I have trouble with the idea of congregational song during the communion. It destroys the meditative nature of the moment when you have to juggle hymnals instead of being deep in thoughtful prayer. Good communion music can certainly enhance the moment but that’s what the choir, organist, motets & anthems, and chant are for.

    • Schütz says:

      Well, i didn’t promise much. I’m not a composer, let alone a musician. I just sang this psalm to myself with that melody and then tried to write down what I had sung. My aim is not to overwhelm with artistry at this point but simply to provide a way of singing the antiphon.

      On the joy thing, maybe i just got the midi too slow. Or don’t you think that minor chords can be “joyful”?

      On singing at communion: the rubrics say that the Communion Chant is sung. It doesn’t say by whom. The use of a responsorial psalm as the communion song is defensible precisely on the grounds that it DOESN’T require any one to hold a hymnbook – there is a simple refrain for the people to sing and the cantor does the rest.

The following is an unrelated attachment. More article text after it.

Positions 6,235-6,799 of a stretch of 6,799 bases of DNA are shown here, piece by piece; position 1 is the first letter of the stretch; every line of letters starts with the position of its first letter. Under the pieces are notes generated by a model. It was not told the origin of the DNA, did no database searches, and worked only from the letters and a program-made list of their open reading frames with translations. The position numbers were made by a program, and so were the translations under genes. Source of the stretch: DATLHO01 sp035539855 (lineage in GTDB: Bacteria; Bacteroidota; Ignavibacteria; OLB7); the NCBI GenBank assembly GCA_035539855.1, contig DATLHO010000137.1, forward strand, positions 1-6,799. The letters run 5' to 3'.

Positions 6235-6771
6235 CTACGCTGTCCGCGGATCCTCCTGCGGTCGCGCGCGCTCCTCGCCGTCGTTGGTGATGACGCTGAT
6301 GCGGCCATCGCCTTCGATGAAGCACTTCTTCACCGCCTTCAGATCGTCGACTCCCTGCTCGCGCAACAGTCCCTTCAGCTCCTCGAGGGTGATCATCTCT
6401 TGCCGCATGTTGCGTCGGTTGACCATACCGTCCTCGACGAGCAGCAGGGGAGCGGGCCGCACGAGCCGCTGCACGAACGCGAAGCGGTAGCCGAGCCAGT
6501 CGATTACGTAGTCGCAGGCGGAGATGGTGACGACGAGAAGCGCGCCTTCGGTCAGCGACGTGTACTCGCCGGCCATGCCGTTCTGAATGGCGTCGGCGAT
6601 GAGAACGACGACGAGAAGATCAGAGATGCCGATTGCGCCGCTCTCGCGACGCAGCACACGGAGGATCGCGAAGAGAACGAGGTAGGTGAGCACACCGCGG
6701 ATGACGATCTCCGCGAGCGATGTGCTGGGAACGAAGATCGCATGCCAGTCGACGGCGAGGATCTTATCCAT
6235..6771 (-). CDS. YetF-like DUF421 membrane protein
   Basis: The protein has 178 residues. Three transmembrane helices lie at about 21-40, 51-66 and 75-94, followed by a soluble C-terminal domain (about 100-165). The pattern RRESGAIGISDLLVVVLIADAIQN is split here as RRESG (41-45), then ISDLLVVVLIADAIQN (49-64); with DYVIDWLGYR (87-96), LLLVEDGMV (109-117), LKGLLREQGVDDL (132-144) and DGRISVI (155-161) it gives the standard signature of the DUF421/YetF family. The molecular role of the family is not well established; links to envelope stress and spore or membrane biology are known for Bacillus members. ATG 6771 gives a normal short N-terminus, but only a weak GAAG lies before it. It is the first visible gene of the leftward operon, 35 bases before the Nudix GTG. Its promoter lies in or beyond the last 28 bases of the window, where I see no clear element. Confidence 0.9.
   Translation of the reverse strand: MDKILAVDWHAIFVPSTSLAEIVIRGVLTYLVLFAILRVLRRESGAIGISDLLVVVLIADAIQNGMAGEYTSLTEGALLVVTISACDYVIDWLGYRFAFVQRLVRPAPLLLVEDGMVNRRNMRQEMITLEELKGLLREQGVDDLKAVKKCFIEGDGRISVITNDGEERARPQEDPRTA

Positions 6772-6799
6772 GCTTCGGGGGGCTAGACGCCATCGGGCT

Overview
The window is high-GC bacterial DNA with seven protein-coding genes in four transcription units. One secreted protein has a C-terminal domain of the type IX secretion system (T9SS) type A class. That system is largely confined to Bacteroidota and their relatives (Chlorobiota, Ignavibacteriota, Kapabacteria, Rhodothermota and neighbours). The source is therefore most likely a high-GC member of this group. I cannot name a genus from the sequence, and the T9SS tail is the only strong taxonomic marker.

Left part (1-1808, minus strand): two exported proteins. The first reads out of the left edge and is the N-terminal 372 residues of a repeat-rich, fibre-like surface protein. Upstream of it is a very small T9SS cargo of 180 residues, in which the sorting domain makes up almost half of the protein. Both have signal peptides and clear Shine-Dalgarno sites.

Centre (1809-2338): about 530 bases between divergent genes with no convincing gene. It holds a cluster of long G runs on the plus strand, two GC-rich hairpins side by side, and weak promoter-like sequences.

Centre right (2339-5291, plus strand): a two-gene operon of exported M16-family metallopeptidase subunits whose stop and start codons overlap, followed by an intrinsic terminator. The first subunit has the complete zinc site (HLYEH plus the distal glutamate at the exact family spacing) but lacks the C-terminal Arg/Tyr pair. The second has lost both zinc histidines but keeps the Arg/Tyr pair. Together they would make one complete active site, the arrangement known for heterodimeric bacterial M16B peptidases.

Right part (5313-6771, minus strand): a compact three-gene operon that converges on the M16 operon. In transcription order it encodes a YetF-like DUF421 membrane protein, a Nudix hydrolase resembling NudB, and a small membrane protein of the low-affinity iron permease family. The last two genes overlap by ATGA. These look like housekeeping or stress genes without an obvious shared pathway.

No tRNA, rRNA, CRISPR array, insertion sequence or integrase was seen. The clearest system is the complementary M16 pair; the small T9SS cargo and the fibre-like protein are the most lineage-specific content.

• Schütz says:

      And i don’t know what kind of “ear wash” you are blessed to hear in your part of the world, Jim, but i was simply trying to come up with something more apprpriate for a Catholic mass than Kevin Bate’s “Take of my bread and eat”! Judgments usually depend on what you are comparing them to.

  4. Stephen K says:

    David, I’ve just looked at the pdf and sung it to myself and, as someone who also attempts to compose simple psalm tunes and adapt singable English to Gregorian chant melodies, I thought it good. It will certainly be easy to pick up and has the merit of being simple and regular with no key and tempo shifts, which is essential for congregations to learn and be willing to have a go. (The downfall of many modern songs is that I think composers try to be too “clever” and mistake difficulty for richness, when it is just difficult!)

    So, good on you!

    • Schütz says:

      Thanks, Stephen. I’ve done a few changes to it, taking Paul Taylor’s advice, and I’ve upped the tempo considerably in the recordings (I think that is why Tony and Jim thought it was “joyless” – when Paul played it on the piano, it seemed very bright and cheerful). You have understood exactly what I am trying to do – not be clever (that’s okay – I am not capable of being musically clever anyway!), don’t spring any surprises or tempo shifts (I got rid of the one timing oddity in the refrain).